First came the Enlightenment, which purposefully destroyed the old moral order, promising to replace it with a new order based exclusively on Reason.  Given that the Enlightenment both caused and bled into the French Revolution, we’ll say that the post-Enlightenment period begins around 1799, with Napoleon’s ascent to power and the end of the revolution.

From that point to when Stirner wrote The Ego and Its Own was 45 years.  From Napoleon to the composition of The German Ideology – which was Marx and Engel’s angry and desperate retort to Stirner (mostly), was 47 years.  And from Napoleon to the publication of The Communist Manifesto was 49 years.  The point here is that it took roughly 45-50 years from the culmination of the Enlightenment/Revolution period for Marx to develop a worldview and program that attempted both to capture the spirit of the Enlightenment and to dismiss the warnings of Stirner.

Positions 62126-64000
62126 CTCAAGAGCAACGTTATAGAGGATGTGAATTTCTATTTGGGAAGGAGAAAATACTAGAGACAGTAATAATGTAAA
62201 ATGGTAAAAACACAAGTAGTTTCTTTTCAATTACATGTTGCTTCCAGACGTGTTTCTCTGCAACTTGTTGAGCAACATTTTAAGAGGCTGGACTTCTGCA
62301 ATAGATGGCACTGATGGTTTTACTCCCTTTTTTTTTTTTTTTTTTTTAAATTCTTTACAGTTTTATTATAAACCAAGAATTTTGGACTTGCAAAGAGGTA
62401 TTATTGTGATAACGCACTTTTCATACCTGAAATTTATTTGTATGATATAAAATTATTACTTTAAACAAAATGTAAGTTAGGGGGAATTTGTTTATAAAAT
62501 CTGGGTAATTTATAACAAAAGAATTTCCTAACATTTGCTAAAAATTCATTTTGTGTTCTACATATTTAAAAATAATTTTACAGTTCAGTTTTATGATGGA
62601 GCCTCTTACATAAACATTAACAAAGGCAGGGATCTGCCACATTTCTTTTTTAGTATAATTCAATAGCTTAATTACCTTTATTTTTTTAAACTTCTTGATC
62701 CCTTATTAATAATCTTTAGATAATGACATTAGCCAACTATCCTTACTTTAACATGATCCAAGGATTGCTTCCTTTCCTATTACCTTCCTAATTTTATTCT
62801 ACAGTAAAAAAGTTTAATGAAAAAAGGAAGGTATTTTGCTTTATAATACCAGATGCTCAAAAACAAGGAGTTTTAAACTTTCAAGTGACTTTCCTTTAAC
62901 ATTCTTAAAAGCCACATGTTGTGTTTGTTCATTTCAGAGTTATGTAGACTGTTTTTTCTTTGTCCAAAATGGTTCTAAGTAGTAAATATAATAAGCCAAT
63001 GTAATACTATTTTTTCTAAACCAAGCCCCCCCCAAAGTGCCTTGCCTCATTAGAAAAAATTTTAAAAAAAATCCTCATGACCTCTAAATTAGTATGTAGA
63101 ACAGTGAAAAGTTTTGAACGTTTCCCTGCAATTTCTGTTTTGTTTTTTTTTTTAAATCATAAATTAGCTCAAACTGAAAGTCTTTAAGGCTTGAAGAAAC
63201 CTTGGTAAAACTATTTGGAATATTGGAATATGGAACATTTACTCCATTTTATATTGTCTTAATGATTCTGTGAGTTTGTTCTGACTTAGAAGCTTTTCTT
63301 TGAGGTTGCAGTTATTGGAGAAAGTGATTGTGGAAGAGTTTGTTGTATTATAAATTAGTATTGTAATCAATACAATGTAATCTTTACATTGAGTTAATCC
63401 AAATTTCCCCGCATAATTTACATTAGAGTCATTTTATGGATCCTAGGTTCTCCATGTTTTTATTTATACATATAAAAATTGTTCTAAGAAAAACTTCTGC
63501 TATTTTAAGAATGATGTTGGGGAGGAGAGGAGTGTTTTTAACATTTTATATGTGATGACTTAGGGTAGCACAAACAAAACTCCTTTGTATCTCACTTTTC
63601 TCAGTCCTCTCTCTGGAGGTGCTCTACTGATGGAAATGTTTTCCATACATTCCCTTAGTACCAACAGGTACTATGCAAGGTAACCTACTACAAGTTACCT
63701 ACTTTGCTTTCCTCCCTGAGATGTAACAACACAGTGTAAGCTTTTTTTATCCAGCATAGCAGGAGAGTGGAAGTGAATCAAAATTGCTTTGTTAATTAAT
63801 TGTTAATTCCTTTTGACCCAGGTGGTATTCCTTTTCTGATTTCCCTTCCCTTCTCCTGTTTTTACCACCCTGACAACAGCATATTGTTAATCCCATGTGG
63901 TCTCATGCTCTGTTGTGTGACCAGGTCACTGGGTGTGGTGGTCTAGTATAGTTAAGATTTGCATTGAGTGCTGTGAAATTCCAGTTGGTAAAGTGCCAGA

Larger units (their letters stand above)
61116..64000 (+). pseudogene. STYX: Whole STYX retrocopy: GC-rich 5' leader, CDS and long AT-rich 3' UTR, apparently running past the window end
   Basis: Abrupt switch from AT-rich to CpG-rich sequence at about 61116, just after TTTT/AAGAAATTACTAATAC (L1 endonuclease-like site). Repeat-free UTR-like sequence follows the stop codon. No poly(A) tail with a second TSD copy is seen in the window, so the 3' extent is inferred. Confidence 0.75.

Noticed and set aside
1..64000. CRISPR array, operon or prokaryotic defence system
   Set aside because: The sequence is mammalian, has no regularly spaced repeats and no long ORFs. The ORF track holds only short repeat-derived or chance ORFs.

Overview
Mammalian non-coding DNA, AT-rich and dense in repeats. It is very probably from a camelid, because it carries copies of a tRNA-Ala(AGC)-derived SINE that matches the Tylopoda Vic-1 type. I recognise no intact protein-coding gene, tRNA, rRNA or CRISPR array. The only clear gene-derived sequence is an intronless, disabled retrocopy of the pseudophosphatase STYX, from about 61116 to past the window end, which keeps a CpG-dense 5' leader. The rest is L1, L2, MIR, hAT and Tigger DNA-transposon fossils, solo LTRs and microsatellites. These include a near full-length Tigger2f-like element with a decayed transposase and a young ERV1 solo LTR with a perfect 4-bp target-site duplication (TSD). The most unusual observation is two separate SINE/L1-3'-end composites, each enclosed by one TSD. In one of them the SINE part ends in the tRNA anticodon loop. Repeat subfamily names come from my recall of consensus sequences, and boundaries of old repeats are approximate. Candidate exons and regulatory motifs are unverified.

This completes the first epoch.

We’ll pin the start of the second epoch in 1867 with the publication of the first volume of Marx’s Kapital, his magnum opus.  From 1867 to the publication of History and Class Consciousness by György Lukács was 56 years….

In order to get the Marxist program back on track, Lukacs – plus Gramsci, plus Adorno, et al. – had to fight back against the ascension of the Ego, against the selfish rejection of communism for the satisfaction of the self.  Cultural Marxism and its long march through the institutions constituted the plan for that fight.